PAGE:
CSS classes allow you to create a style and apply that separately for different elements that inherit that class. To use a CSS class, simply give any element that is going to inherit that class the attribute class followed by the class name. For instance, you may have a group of labels with the class name validator:


<label class= validator >Some Text</label>

<label class= validator >Some Other Text</label>


These validators should all be red as apposed to the default black of the other labels. CSS will give you a single place to declare these as red by making use of the CSS class. To declare a class in CSS, simply precursor the class name with a period and make sure the case is the same because these classes are case-sensitive. To make our validator text red, our class will look something like this:




    color: Red;



The Cascade in CSS

By this time, you know the basics of CSS. You can create a style sheet inline, import it, or even create one externally. The real question is: What takes precedence? The order of precedence begins with the author s stylesheet, followed by the user s stylesheets, and, lastly the default browser styles. When a user turns off styles, they are essentially changing the order of precedence. Furthermore, some browsers enable the user to have their own specific style sheet take precedence and override the Web page author s style sheet.


Now we know that, as the Web page author, your style sheet will take precedence (in most scenarios). However, you may have defined styles in separate places, so what takes precedence there? Persistent styles or those embedded or inline have top priority over any other stylesheet. The preferred or external style sheet takes the second priority, followed by any alternate style sheets that may have been selected by the user. Keep in mind that if an alternative style sheet is selected, the preferred style is turned off; however, the persistent styles remain.


The next order of precedence deals with conflicting rules; again, we ask what takes precedence? If you have multiple stylesheets defined and you want a particular style to take precedence, no matter in which style sheet it is located, simply mark the style with !important :


H1{font-family: Arial !important;}


Furthermore, the more specific a style is the more weight it has. So, a style pointing to a class will have more weight than a generic style. Finally, the style that is listed last will take precedence, which alludes to why persistent styles always take precedence.



Following the rules we just learned about precedence, the more specific a style is, the more weight it has. Consider this example:


< body>



         < div>...</div>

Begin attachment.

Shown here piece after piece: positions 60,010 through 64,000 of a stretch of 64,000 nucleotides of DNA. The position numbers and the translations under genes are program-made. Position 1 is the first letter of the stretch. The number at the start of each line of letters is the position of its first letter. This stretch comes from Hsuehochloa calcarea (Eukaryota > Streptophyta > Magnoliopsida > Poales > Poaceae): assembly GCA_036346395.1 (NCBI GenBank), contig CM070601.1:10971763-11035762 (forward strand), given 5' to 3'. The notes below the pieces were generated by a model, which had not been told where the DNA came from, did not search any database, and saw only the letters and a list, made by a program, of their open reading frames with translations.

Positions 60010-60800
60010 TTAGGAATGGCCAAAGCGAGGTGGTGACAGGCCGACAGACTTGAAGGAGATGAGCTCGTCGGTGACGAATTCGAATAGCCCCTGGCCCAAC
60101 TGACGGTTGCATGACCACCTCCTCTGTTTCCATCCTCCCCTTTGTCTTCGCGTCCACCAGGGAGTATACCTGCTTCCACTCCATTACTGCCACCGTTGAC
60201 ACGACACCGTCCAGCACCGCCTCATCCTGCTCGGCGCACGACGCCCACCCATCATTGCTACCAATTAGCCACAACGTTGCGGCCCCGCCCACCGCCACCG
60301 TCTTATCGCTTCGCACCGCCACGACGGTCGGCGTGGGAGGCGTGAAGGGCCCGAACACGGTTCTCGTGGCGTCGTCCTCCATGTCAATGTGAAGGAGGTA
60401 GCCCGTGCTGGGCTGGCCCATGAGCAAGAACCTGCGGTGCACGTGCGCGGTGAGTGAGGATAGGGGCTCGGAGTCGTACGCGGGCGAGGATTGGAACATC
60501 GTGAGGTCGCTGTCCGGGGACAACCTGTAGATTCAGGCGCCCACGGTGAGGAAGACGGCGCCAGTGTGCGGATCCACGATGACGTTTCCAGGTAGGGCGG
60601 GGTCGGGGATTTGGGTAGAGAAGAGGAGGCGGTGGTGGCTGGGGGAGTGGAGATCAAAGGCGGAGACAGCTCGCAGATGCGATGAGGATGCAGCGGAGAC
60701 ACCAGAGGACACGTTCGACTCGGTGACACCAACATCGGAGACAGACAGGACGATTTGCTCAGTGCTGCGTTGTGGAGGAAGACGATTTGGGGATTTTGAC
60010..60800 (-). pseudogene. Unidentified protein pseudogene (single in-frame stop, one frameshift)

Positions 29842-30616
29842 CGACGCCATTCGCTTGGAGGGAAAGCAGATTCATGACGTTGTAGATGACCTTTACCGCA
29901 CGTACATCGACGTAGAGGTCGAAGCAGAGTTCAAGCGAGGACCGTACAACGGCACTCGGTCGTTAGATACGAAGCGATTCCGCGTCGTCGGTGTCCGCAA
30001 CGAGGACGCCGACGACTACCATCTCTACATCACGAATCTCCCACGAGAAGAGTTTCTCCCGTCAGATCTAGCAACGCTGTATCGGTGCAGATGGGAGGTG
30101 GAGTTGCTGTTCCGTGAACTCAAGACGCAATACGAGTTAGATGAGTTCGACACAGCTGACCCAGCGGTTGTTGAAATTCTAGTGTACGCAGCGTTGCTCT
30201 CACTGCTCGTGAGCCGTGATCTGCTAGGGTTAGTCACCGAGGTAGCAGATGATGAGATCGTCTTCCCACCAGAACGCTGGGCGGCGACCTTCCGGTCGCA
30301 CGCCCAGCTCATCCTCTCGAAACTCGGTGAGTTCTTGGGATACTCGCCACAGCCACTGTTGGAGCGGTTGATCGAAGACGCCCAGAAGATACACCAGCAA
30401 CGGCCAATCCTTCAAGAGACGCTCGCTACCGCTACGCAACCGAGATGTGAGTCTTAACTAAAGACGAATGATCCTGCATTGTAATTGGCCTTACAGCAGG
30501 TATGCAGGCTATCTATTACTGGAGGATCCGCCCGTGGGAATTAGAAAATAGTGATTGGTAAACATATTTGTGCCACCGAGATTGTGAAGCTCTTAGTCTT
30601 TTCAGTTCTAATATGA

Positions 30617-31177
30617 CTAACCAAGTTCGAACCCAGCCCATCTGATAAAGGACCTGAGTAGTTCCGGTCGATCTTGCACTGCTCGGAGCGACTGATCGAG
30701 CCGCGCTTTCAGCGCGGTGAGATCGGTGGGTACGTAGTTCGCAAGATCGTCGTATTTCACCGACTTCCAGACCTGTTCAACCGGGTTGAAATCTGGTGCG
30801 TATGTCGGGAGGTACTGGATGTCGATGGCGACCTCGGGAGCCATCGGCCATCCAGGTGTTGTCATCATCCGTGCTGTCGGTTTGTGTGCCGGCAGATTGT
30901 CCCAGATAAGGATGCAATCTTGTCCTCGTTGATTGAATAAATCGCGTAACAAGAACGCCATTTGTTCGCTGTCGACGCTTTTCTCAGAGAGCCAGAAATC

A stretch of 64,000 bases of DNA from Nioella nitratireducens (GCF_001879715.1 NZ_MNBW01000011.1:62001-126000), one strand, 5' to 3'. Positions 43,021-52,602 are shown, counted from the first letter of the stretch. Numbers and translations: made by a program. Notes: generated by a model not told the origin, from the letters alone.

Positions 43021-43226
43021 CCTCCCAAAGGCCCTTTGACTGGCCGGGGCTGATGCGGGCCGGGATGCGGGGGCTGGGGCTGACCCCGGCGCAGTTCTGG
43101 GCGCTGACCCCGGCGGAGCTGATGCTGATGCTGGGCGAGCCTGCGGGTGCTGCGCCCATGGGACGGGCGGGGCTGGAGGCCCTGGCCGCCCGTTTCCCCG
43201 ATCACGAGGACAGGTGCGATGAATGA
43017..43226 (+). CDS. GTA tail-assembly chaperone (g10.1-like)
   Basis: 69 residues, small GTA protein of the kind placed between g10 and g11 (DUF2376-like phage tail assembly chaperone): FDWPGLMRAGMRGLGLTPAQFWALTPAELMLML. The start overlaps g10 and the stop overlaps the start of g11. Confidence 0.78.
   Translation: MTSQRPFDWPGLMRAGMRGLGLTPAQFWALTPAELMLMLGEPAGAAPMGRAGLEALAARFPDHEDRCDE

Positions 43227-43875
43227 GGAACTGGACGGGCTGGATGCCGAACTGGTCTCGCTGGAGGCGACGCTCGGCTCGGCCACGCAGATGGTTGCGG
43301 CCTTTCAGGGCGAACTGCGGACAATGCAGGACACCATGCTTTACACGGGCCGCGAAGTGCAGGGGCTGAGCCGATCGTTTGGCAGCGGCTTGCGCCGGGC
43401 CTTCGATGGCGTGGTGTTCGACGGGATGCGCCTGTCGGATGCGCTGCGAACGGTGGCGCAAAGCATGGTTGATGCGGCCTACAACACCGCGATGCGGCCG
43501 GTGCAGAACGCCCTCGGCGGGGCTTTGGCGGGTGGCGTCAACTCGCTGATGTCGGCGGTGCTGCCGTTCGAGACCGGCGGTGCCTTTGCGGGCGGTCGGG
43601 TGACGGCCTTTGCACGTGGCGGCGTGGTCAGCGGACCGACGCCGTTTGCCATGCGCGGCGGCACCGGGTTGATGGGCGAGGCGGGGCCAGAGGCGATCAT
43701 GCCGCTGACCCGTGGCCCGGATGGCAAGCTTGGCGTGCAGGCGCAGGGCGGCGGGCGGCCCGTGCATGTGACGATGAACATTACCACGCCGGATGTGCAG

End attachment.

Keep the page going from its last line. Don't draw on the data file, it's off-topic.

The body tag would be the parent in this relationship, the paragraph tag would be a child of the body, and the div tag would be a child of the paragraph. If the body tag is defined to have the style of blue text, then all the children inside the body tag will inherit blue text. However, if the paragraph tag has a style of red text, then all its children will then inherit red text. Finally, if the div tag has underlined text, then everything in the div tag will have underlined text.



This article barely scratches the surface of CSS. Some of the ideas we ve discussed could be written about in much greater detail. However, this article would then become a book. For more information on CSS, head over to the W3C Web site (http://www.w3.org/Style/CSS/); they have just about everything you would ever want to know on the subject.


In conclusion, we touched upon the structure of a CSS style sheet, inline vs. external styles, CSS classes, precedence, and inheritance. For all of you who still think CSS is voodoo, we strongly recommend you give it a try; we think you ll soon realize the full power it has to offer.


With that, we remind you to e-mail your questions to us at [email protected].


Andrew Flick is Product Manager of NetAdvantage Windows Forms Technologies & TestAdvantage for Infragistics, Inc., a Microsoft Visual Studio Industry Partner. He is responsible for spearheading product management and strategies of Infragistics Windows Forms product line - working directly with the Director of Development to set the direction, plan, and manage product development. Andrew is a Microsoft .NET MVP and is the chair of the INETA Academic Student Committee. Contact Andrew at mailto:[email protected].


Devin Rader is an Infragistics Technology Evangelist and is responsible for authoring Infragistics reference applications and .NET technology articles, as well as the world-wide delivery of Infragistics technology demonstrations. Devin is an active member and leader for INETA, has served as the sole technical editor for numerous works, and is a contributing author for the soon to be published ASP.NET 2.0 Professional. Contact Devin at mailto:[email protected].